Budget Wise :: South Vietnam

9 02 2009

Our Vietnam adventure took us from Ho Chi Minh City (Saigon) in the south to about half way up the very long country, finishing in the city of Hue. When I compare our budget to traveling in Thailand and Cambodia, Vietnam seemed surprisingly predictable. There weren’t many thing that were shockingly cheap, and at the same time there wasn’t much that was frighteningly expensive either. In the end, if you manage to avoid the major tourist traps and scams, Vietnam can be traveled on a rather tight budget – and the best part is that you’ll typically feel like you got your money’s worth.

Our 29 day daily average :: $35.58 USD (for two people: one couple) :: 1 USD = 17,000 VND (Dong) Read the rest of this entry »

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Hue Away

4 02 2009

Hue, Vietnam

I would have loved to have taken the train all the way up the coast of Vietnam, but being more expensive and much slower than a bus, we usually opted for the bus route. The only exception to that rule was the ride from Danang to Hue, which is supposedly one of the most picturesque parts of the Vietnam train line. Having secured our tickets in Nha Trang, we boarded the train and found our seats. Though it appeared that the person who sat there before us had used the area more as a waste disposal bin than a seat, a train attendant eventually came by and cleared it out so that we could enjoy the journey without trying to keep our feet off the floor. The windows were a bit dirty, which hampered our picture-taking abilities, but the view was indeed astounding. The train passed by rice patties and lakes then wound around the edges of the mountains that border the coastline, giving us breathtaking shots of the deserted bays and clouded islands. Read the rest of this entry »





Tet in Danang

1 02 2009

Danang, Vietnam

Danang offers about as much to tourists of Vietnam as Silicon Valley offers to tourists of America. In other words, not much in the realm of entertainment or foreign services. As the third largest city in Vietnam, I figured they would have enough international business clients to have an expat community and therefore some accomodation for the English speaking foreigner. That was a miscalculation on my part. Few signs or menus could be found in English and even fewer people who could speak the language. I wouldn’t normally find this to be much of a problem, but we had one extra handicap…Tet. Read the rest of this entry »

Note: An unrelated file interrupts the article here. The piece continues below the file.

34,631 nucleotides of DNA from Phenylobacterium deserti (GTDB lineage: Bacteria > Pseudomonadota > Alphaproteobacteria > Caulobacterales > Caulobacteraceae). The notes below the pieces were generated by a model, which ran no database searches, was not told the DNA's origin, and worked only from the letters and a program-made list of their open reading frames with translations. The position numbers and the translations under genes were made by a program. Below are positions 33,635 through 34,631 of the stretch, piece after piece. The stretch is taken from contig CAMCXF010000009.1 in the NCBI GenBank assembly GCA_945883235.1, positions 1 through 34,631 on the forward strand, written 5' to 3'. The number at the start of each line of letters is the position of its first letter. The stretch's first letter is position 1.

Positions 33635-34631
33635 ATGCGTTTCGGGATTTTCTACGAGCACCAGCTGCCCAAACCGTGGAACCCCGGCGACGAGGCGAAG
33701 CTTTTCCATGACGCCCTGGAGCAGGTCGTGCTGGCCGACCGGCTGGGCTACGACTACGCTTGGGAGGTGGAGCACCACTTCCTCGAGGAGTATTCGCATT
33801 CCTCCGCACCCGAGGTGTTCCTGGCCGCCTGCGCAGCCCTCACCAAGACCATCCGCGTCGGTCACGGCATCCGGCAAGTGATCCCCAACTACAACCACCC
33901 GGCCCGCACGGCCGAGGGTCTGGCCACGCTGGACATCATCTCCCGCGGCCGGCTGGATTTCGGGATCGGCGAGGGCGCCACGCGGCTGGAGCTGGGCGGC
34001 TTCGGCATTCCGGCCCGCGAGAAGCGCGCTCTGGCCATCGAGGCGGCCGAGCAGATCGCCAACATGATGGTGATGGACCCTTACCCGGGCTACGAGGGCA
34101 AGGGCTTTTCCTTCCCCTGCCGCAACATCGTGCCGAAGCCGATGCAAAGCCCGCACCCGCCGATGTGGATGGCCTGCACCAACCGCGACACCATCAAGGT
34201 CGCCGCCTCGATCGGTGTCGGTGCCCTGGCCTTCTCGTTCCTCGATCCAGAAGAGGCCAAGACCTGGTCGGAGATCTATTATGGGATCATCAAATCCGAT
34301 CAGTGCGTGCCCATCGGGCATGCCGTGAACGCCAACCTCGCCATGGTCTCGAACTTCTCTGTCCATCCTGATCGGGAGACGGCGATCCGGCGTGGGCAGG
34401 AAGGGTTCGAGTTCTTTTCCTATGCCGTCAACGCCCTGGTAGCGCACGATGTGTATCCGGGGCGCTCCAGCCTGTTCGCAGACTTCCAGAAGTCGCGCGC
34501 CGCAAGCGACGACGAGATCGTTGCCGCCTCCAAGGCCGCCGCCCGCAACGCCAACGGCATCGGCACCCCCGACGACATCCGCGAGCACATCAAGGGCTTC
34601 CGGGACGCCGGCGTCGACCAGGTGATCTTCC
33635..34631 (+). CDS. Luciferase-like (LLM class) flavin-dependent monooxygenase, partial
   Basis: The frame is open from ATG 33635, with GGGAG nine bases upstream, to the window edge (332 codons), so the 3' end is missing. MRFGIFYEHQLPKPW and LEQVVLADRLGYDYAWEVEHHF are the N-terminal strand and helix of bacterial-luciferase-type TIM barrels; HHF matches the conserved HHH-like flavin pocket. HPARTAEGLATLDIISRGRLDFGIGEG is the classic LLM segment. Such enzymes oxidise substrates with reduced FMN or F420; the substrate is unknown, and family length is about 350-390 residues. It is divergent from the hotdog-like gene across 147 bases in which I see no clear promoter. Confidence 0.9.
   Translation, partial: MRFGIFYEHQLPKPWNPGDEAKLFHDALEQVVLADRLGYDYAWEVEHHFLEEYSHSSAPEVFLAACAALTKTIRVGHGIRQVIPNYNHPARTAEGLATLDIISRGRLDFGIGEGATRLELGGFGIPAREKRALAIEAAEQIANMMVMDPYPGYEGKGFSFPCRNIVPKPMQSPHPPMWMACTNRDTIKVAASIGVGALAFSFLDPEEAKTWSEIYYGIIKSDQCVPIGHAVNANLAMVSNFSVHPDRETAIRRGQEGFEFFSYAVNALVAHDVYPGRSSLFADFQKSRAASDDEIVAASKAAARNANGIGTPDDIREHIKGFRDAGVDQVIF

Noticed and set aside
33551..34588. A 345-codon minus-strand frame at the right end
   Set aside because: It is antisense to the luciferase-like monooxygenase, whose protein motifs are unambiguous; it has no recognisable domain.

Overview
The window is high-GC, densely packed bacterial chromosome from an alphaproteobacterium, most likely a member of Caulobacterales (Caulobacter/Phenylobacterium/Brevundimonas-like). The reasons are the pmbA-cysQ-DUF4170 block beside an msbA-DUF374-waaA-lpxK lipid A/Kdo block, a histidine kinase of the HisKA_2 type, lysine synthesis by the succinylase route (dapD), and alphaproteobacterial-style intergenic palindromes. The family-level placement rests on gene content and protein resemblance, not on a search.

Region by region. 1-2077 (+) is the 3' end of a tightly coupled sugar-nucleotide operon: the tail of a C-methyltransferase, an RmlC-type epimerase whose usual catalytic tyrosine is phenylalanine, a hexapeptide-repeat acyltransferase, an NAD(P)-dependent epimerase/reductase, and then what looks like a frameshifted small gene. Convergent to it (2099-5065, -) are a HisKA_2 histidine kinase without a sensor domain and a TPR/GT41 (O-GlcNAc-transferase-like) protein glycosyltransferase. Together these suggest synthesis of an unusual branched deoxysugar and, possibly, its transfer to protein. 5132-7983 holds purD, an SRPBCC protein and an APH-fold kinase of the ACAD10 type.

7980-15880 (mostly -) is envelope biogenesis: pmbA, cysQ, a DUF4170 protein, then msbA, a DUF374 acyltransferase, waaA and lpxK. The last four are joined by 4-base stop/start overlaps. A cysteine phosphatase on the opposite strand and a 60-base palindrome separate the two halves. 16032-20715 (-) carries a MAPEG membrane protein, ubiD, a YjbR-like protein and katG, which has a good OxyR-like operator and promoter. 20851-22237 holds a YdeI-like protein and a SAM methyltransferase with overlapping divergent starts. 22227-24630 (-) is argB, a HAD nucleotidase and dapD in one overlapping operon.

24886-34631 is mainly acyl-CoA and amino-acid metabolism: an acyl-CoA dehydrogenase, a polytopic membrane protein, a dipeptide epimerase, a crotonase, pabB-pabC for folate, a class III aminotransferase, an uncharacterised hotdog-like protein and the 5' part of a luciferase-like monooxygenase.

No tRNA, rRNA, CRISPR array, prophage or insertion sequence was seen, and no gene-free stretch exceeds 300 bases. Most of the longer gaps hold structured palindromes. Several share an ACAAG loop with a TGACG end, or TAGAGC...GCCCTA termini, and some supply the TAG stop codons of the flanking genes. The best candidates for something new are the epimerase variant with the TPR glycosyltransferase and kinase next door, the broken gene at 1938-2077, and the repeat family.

Culture Shock :: Vietnam

29 01 2009

After traveling in the ultra-culture-shock land of Cambodia, Vietnam has been relatively normal by comparison. Or at least a bit more normal for a western traveler. The Vietnamese culture, food, and architecture seem to have been pretty heavily influenced by the French colonization and even their “Communism” is close to invisible to the tourist. Generally, visiting Vietnam feels like being in a strange post-Communist, European-Asian fusion country with a massive population and millions of motos zooming around the streets.

As normal as it may seem though, there are at least a few cultural shockers that are worth noting… Read the rest of this entry »





Ancient Hoi An

27 01 2009

Hoi An, Vietnam

The trip from Nha Trang to Hoi An gave us the golden opportunity to sample the oft mentioned sleeper bus. We had chatted with some travelers who said that they took a trip in Laos on a sleeper bus that had fully reclining seats and they slept through the whole ride. Seeing as how the couple we were talking to included a man over 6ft, I can only assume that the buses in Laos are different from Vietnam. Our sleeper bus was a two tiered affair, like a trailer of bunk beds, though the beds were not fully reclining because each upper portion of the seat rests on a cubby hole that the person behind them puts their legs under. A truly ingenious idea with the exception of one problem. The cubbyholes were apparently made for anyone below the height of 5ft 3in. I am 5ft 5in. Gage is 5ft 9in. Five feet three inches minus five feet five inches equals a very rough night’s sleep. Read the rest of this entry »





Beached in Nha Trang

19 01 2009

Nha Trang, Vietnam

Leaving Dalat wasn’t easy. Not that we wanted to stay in the cold mountains any longer. Actually, we were quite excited about hitting the beach in Nha Trang. No, leaving Dalat just wasn’t easy because of the bus ride down the mountain. A rather high speed bus ride down a very narrow, winding, mountainside street that had both Gage and I in a white-knuckled panic and induced three people to vomit. That kind of not easy. I found myself wondering if the dense green jungle and charming tiered mountain farms were just some sort of landscape-Valium designed to make us more comfortable with the advent of our eventual demise on the highways of Vietnam. Read the rest of this entry »





Dalat, The Vietnamese Alps

15 01 2009

Dalat, Vietnam

As the bus pulled into the center of Dalat, Gage turned to me and said, “Let’s stay here for two weeks.” For a guy who had spent 23 years of his life in the Colorado mountains, this little city in the Truong Son Mountain Range instantly felt like home. We stepped onto a bus in warm Ho Chi Minh City and seven hours later we stepped out of that bus into the fifty degree air of Dalat. After three months of heat we were thrilled at the opportunity to throw on our neglected fleeces and thermals. Read the rest of this entry »